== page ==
The Student with a Brain Injury: Achieving Goals for Higher Education | BrainLine
A traumatic brain injury, or TBI, can cause speech, language, thinking, and It can happen when an object goes through the skull and into the brain. You may have trouble with attention, memory, and problem solving. Higher The SLP can also test your social skills and see how aware you are of the problems you have. Patients with moderate or severe brain injury should be managed in a . for patients unable to maintain their own airway or achieve a target forumla . For most patients an isotonic fluid such as normal saline is suitable. If a head injury causes a mild traumatic brain injury, long-term problems are rare. Advertising revenue supports our not-for-profit mission.
Avoid talking in the presence of a patient who is in a coma or low level cognitive state; it is not known how much the patient can hear.
Use body language to convey attention and respect. For example, sit with families rather than standing over them.Understanding Traumatic Brain Injury
If families have difficulty understanding English, obtain a professional medical interpreter. Try not to rely on a family volunteer who might misunderstand or have limited command of English. Start with external observations and objective data.
End with clinical implications. Review and repeat information as needed. Give copies of illustrations to explain neuroanatomy.
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- Life with a Brain Injury: Preparing Yourself and Your Family
- Traumatic Brain Injury
Avoid false or premature reassurances as they can confuse families and create mistrust. Summarize information exchanged and decisions made at the end of a meeting with families. Give written information about brain injury, such as pamphlets or fact sheets. Involving Families Treat families as team members with valuable knowledge about the patient prior to the brain injury.
Help families feel confident by acknowledging the accuracy of their observations and their ability to care for the patient. Encourage families to record information using methods that are easy for them to remember, such as audiotapes, note taking or journaling.
Maintain regular communication with the family as a patient progresses. Ask the family to identify one person to be the primary link for communication and know how to contact that person.
Involve families in discharge planning. Supporting Families Ask families about their feelings and give them time to talk about them. Perioperative management should be a seamless continuation of the resuscitation process already begun and an opportunity to correct pre-existing secondary insults.
Communicating with Patients and Families About TBI
Surgery and anaesthesia predispose the patient to additional risks such as hypotension because of blood loss or the effect of anaesthetic agents. Essential monitoring includes ECG, capnography, temperature, and urine output. Invasive arterial pressure allows beat-to-beat monitoring of ABP and regular assessment of arterial blood gases and glucose.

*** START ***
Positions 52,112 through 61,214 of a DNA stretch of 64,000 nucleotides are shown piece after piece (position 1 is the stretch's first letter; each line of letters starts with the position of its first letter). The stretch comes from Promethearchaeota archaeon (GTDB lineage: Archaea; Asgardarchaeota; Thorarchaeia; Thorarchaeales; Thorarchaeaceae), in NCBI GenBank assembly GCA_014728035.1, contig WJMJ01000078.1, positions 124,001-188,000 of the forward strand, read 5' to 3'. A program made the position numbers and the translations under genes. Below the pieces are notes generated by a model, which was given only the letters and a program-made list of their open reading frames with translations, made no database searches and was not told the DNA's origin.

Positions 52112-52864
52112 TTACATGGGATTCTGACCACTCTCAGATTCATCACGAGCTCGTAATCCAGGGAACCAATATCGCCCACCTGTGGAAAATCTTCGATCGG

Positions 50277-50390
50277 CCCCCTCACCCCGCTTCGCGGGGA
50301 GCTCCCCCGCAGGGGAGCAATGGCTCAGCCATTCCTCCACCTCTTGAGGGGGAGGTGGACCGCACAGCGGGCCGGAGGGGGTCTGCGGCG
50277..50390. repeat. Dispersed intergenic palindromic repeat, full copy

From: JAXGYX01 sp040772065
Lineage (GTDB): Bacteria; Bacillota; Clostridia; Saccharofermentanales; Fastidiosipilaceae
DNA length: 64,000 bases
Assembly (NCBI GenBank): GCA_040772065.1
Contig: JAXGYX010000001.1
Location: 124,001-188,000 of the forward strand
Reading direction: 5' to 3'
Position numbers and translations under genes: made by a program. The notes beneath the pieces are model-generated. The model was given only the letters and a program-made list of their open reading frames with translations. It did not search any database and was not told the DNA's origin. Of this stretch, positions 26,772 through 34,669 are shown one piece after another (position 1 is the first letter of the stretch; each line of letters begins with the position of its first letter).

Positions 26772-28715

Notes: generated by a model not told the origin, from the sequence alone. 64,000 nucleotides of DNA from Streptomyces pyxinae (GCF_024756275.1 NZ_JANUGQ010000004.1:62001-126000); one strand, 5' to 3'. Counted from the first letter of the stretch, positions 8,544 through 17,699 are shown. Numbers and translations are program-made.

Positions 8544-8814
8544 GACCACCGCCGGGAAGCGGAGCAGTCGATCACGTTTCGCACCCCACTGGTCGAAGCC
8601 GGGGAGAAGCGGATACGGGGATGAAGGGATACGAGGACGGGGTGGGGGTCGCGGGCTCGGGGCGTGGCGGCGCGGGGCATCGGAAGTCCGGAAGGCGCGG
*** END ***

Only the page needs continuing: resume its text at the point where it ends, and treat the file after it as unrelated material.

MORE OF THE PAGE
Central venous access may be useful for resuscitation and administration of vasoactive drugs.
The Student with a Brain Injury: Achieving Goals for Higher Education
Despite important differences between the effects of i. They also impair CO2 reactivity. However, at concentrations up to 1 MAC these effects are minimal. Sevoflurane appears to have the best profile. Nitrous oxide is best avoided. However, propofol can cause significant hypotension and reduce CPP.
Critical care management of severe traumatic brain injury in adults
Neuromuscular drugs are recommended to prevent coughing or straining. Patient positioning is usually dictated by surgical access. However, flexion or rotation of the head and the Trendelenberg position may increase ICP in patients with impaired intracranial compliance. Overly tight tracheal tube ties or cervical collars can also obstruct venous drainage. Ventilation should be controlled to maintain oxygenation and normocapnia as confirmed by ABG analysis.
Intraoperative hypotension is associated with a three-fold increase in mortality. As discussed previously, i. There may be a temporary, sometimes severe, decrease in BP after surgical decompression, and administration of vasopressor agents may be necessary to maintain BP and CPP during periods of instability.
Several studies have shown an association between hyperglycaemia and poor neurological outcome in patients with TBI.
The optimal target glycaemic range is yet to be defined but, currently, the literature supports targeting intermediate glucose levels in the range of 6— Over the past twenty years, much has been learned with a remarkable progress in the critical care management of severe TBI.
The second revised edition was published in [ 3 ] with an update inand the 3rd edition was published in [ 4 ]. Several studies have reported the impact of implementation of guidelines-based management protocols for severe TBI on patient's treatment and outcome [ 56 ]. These studies have clearly demonstrated that the implementation of protocols for the management of severe TBI, incorporating recommendations from the guidelines, is associated with substantially better outcomes such as mortality rate, functional outcome scores, length of hospital stay, and costs [ 78 ].
However, there is still considerable and wide institutional variation in the care of patients with severe TBI.
In general, TBI is divided into two discrete periods: The primary brain injury is the physical damage to parenchyma tissue, vessels that occurs during traumatic event, resulting in shearing and compression of the surrounding brain tissue.